'/>"/>

Contact: Jane Finlayson
jane.finlayson@uhn.ca
416-946-2846
University Health Network
Source:Eurekalert

Related medicine news :

1. Despite Treatment, Employees with Depression Generate Higher Absentee Costs, According to Thomson Reuters Study
2. American Council on Exercise (ACE) Study Reveals Kettlebells Provide Powerful Workout in Short Amount of Time
3. TV drama can be more persuasive than news program, study finds
4. Study carried out into biological risks of eating reptiles
5. Neuroimaging study may pave way for effective Alzheimers treatments
6. Study finds racial gaps continue in heart disease awareness
7. Luth Researchs IndicatorEDG(TM) Study Finds Americans Hopes of Achieving Their Dreams Are Fading
8. First blinded study of venous insufficiency prevalence in MS shows promising results
9. Soothing infants with food focus of childhood obesity study
10. People with anxiety disorder less able to regulate response to negative emotions, study shows
11. American Heart Association Rapid Access Journal Report: Study Finds Racial Gaps Continue in Heart Disease Awareness, Low Knowledge of Heart Attack Warning Signs Among Women
Post Your Comments:
*Name:
*Comment:
*Email:
(Date:6/24/2016)... ... June 24, 2016 , ... June 19, 2016 is ... associated with chronic pain and the benefits of holistic treatments, Serenity Recovery Center ... suffering with Sickle Cell Disease. , Sickle Cell Disease (SCD) is a disorder of ...
(Date:6/24/2016)... Fla. (PRWEB) , ... June 24, 2016 , ... Global ... Trend magazine’s 2016 Legal Elite. The attorneys chosen by their peers for this recognition ... Florida. , Seven Greenberg Traurig Shareholders received special honors as members of this year’s ...
(Date:6/24/2016)... (PRWEB) , ... June 24, 2016 , ... Topical BioMedics, Inc, makers of Topricin and ... that call for a minimum wage raise to $12 an hour by 2020 and then ... will restore the lost value of the minimum wage, assure the wage floor does not ...
(Date:6/24/2016)... New York, NY (PRWEB) , ... June 24, ... ... lifestyle publication Haute Living, is proud to recognize Dr. Barry M. Weintraub as ... believes that “the most beautiful women in the world, and the most handsome ...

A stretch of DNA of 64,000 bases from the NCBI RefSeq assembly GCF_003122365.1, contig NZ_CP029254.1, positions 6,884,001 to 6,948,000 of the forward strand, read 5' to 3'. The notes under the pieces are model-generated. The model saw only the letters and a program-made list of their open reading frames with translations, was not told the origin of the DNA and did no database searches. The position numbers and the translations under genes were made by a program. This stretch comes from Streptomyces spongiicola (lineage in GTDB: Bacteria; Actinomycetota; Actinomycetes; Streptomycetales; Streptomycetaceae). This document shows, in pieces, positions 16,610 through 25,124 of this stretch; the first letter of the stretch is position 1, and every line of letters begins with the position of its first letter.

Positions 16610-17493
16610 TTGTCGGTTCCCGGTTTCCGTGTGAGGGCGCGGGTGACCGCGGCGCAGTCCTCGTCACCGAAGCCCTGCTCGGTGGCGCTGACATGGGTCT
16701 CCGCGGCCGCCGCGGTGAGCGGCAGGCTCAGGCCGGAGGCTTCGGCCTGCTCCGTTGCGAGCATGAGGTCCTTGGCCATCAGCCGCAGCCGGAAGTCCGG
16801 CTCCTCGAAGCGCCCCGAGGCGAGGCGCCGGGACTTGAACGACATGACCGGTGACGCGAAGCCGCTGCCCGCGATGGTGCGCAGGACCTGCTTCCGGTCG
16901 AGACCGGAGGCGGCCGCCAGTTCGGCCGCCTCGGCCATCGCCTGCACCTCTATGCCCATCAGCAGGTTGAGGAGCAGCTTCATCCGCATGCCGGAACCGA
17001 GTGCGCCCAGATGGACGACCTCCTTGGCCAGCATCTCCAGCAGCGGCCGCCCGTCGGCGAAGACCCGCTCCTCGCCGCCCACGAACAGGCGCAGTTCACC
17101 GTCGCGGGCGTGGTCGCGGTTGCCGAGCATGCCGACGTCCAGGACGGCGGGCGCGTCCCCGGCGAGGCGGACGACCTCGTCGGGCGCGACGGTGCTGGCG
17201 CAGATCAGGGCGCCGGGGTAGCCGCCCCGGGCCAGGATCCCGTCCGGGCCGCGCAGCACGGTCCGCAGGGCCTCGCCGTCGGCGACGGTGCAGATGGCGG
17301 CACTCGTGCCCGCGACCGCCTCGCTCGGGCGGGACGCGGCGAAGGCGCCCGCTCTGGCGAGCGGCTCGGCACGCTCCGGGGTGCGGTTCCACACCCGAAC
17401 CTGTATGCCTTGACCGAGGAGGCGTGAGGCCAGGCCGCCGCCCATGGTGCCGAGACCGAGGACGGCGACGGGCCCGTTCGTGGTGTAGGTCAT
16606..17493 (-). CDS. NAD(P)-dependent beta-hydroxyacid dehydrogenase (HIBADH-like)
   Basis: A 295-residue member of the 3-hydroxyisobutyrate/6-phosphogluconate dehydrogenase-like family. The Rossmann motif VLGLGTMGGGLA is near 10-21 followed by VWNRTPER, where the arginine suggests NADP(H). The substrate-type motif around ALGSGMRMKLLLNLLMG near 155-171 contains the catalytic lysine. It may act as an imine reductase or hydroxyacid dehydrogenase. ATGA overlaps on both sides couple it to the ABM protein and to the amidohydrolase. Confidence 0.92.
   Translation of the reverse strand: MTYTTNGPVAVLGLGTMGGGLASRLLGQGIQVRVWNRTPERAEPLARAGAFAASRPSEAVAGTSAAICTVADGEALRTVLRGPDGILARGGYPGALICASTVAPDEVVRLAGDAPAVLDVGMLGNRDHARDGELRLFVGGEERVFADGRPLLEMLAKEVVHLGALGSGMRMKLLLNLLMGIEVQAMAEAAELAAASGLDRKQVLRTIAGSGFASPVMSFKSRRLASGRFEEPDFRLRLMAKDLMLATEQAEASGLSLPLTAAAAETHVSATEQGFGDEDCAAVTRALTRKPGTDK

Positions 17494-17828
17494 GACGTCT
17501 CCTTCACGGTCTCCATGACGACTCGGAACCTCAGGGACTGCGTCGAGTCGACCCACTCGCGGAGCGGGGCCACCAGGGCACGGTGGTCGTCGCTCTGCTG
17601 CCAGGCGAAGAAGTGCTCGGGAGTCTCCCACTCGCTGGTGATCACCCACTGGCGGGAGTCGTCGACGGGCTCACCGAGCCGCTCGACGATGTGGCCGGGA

(Date:6/24/2016)... ... June 24, 2016 , ... National recruitment firm Slone Partners is ... sequencing and genomics experience, as Vice President of North American Capital Sales at ... for leading the sales team in the commercialization of the HTG EdgeSeq system and ...
Breaking Medicine News(10 mins):
(Date:6/23/2016)... Research and Markets has announced the addition of the ... to 2022" report to their offering. ... financial data derived from varied research sources to present unique ... on the market during the next five years, including a ... markets, regional and country level analysis. The report provides a ...
(Date:6/23/2016)... and INDIANAPOLIS , June ... receiving a Lilly Diabetes Tomorrow,s Leaders Scholarship is any ... scholarship winners, announced today online at www.diabetesscholars.org ... type 1 diabetes stand in the way of academic ... supported the Foundation,s scholarship program since 2012, and continues ...
(Date:6/23/2016)... DUBLIN , June 23, 2016 ... the "Surgical Procedure Volumes: Global Analysis (United States, ... Australia, Canada)" report to their offering. ... an essential tool for healthcare business planners, provides surgical ... looks at surgery trends with an in-depth analysis of ...
Breaking Medicine Technology: